Russian Films in London
Comedy and drama share billing at 7th Russian Film Festival.
Published: November 20, 2013 (Issue # 1787)
The 7th Russian Film Festival organized and hosted by the Academia Rossica concluded its eclectic ten-day banquet of contemporary Russian cinema on Nov. 17 with a closing ceremony at the May Fair Hotel in London. The yearly festival brought together a choice selection of the best and most recent in contemporary Russian cinema, documentary and animation to U.K. audiences and Russian expats in London.
For many of those attending, perhaps understandably unfamiliar with the state of the independent film scene in Russia but curious to see for themselves a piece of the abstruse Russian soul away from media headlines of Sochi, Putin and Pussy Riot, the question of what Russian contemporary cinema has to offer was perhaps uppermost in their minds.
Despite the fact that Russia’s historic contribution to world cinema has been substantial, with names such as Eisenstein, Tarkovsky and Kalatozov easily conjured by the cinephile, Russian cinema remains a fringe of sorts.
Russian comedy films in particular are in need of a resurgence. Indeed, dramas exploring the more intense and strained side of the human lot is what Russia is best known for. The fact that Russian humour can also be difficult for foreign audiences makes it a hard sell. So much so, that during the festival screenings Russian members of the audiences laughed at different scenes than the non-Russian speakers in attendance.
But it was comedy that opened the festival. “Bite The Dust,” directed by Taisia Igumentseva, is the product of her winning first prize at last year’s Cinéfondation in Cannes. The film is set in a small rural Russian village where the matter-of-fact announcement of an impending “massive coronal emission” that will wipe out all but ten percent of humanity leaves the bafflingly unfazed neighbors no better option than to mark their last night on earth with a traditional Russian banquet. Repressed desires for the neighbors’ spouse, self-resignation to circumstance and personal loss from each characters’ pasts are suddenly allowed expression during this now-or-never evening.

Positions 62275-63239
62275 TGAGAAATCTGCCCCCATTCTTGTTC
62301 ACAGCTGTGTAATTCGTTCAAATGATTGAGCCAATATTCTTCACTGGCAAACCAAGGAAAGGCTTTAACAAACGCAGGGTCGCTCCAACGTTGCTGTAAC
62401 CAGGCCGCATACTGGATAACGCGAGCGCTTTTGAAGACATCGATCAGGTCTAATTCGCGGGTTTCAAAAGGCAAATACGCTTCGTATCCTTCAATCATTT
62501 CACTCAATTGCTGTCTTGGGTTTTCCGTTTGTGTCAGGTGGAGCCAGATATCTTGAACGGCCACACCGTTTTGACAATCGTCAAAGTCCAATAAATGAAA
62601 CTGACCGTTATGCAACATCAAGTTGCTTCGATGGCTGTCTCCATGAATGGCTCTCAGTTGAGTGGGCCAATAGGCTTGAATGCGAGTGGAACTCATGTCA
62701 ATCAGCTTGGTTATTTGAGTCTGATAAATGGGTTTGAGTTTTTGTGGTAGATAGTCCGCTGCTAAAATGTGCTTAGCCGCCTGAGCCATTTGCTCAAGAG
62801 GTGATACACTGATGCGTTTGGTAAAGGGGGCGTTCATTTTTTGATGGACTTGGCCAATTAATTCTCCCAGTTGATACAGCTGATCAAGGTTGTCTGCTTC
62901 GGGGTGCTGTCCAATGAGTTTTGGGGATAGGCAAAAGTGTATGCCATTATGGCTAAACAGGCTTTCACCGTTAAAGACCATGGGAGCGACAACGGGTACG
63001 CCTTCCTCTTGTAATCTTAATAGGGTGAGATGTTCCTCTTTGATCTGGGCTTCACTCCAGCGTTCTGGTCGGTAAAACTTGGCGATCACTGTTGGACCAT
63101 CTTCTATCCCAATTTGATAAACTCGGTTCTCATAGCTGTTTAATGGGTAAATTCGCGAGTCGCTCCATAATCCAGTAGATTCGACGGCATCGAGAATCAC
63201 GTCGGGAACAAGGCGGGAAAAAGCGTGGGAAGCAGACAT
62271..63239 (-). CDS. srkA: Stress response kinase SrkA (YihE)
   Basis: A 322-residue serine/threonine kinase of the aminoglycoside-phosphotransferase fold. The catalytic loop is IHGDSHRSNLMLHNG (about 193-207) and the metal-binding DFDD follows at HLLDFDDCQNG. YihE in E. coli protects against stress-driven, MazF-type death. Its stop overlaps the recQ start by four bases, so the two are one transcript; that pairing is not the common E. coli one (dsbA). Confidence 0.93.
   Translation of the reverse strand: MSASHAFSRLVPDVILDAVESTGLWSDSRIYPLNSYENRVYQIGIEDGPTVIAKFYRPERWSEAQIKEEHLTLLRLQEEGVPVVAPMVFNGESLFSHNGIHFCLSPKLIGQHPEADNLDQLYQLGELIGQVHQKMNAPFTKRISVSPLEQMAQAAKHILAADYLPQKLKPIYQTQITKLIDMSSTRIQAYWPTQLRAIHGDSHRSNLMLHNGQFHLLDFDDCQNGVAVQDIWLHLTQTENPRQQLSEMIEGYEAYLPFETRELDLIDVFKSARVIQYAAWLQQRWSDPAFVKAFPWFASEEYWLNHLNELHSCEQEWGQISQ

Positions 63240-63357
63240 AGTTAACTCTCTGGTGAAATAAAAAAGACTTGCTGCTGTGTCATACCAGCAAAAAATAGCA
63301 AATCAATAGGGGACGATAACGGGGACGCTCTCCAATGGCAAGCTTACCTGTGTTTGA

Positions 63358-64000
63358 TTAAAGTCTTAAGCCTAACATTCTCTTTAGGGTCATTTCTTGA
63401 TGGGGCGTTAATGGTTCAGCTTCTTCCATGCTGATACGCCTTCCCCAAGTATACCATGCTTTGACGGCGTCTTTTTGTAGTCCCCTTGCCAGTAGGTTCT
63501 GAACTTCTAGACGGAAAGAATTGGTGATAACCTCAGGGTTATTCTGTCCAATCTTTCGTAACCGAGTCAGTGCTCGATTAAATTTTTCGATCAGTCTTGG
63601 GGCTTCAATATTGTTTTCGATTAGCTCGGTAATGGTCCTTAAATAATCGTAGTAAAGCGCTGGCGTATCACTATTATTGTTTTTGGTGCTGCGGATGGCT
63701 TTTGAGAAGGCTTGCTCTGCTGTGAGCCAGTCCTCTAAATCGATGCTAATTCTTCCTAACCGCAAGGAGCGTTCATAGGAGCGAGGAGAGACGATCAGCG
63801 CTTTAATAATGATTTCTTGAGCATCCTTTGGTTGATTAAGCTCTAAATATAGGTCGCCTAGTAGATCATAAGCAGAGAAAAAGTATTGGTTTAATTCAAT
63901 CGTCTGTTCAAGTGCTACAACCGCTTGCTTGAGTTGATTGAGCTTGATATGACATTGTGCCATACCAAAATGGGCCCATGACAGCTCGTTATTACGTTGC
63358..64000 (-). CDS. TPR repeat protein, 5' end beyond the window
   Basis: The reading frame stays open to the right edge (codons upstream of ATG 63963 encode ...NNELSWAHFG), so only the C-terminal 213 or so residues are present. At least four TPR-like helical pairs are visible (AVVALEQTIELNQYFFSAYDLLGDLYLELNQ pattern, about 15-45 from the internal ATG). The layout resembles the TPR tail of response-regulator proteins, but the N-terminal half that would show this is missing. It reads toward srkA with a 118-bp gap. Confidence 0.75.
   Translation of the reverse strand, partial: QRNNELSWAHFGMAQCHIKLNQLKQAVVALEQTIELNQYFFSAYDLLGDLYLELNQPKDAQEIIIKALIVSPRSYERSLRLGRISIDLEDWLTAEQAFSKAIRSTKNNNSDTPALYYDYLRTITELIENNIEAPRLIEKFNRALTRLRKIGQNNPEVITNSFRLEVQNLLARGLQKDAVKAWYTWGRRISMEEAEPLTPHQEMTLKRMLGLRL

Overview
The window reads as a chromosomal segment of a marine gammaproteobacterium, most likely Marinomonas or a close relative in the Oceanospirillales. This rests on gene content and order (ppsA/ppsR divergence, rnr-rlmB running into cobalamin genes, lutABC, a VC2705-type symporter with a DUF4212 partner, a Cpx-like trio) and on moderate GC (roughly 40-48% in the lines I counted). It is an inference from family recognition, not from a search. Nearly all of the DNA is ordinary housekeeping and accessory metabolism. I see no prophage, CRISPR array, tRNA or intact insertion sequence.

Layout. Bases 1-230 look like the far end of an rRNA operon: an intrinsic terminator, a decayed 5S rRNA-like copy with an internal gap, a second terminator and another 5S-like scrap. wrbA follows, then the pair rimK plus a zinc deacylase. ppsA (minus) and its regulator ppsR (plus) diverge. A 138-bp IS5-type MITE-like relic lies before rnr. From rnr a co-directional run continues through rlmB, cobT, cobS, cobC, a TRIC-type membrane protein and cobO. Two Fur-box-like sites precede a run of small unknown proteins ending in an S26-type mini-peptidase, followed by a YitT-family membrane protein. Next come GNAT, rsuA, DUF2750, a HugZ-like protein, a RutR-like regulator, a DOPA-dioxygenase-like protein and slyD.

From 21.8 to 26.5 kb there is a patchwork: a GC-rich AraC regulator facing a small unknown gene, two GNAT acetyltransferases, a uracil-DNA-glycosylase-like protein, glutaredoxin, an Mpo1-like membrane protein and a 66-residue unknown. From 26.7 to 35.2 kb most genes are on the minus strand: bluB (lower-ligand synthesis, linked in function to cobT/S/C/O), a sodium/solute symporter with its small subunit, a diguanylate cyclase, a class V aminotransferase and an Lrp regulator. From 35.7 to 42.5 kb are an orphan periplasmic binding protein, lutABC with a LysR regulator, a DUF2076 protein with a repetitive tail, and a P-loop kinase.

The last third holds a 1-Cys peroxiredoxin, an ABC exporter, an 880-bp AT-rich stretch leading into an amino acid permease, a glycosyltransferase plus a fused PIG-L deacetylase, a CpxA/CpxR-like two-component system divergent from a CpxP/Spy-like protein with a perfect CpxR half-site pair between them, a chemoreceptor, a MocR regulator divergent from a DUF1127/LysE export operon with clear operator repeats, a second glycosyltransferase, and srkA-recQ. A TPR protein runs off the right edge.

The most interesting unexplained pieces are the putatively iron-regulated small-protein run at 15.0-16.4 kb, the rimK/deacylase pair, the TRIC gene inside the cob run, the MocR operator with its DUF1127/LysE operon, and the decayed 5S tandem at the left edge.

“Winter Journey,” directed by Sergei Taramaev and Liubov Lvova, is a controversial and brave film that tells the story of a young classical singer Erik (Aleksei Frandetti), who is preparing to sing an excerpt from Schubert’s “Winterreise” for an important audition, and whose life changes when he meets Lyokha (Evgeny Tkachuk), a pretty criminal from the provinces with an alarmingly self-destructive disposition teetering on the psychotic. The relationship between the two develops over the three days in which the film is set, as Lyokha becomes acquainted with Erik’s world amid the underground gay scene populated by unsavoury middle class professionals, a world apart from Lyokha’s life of homelessness on Moscow’s streets.
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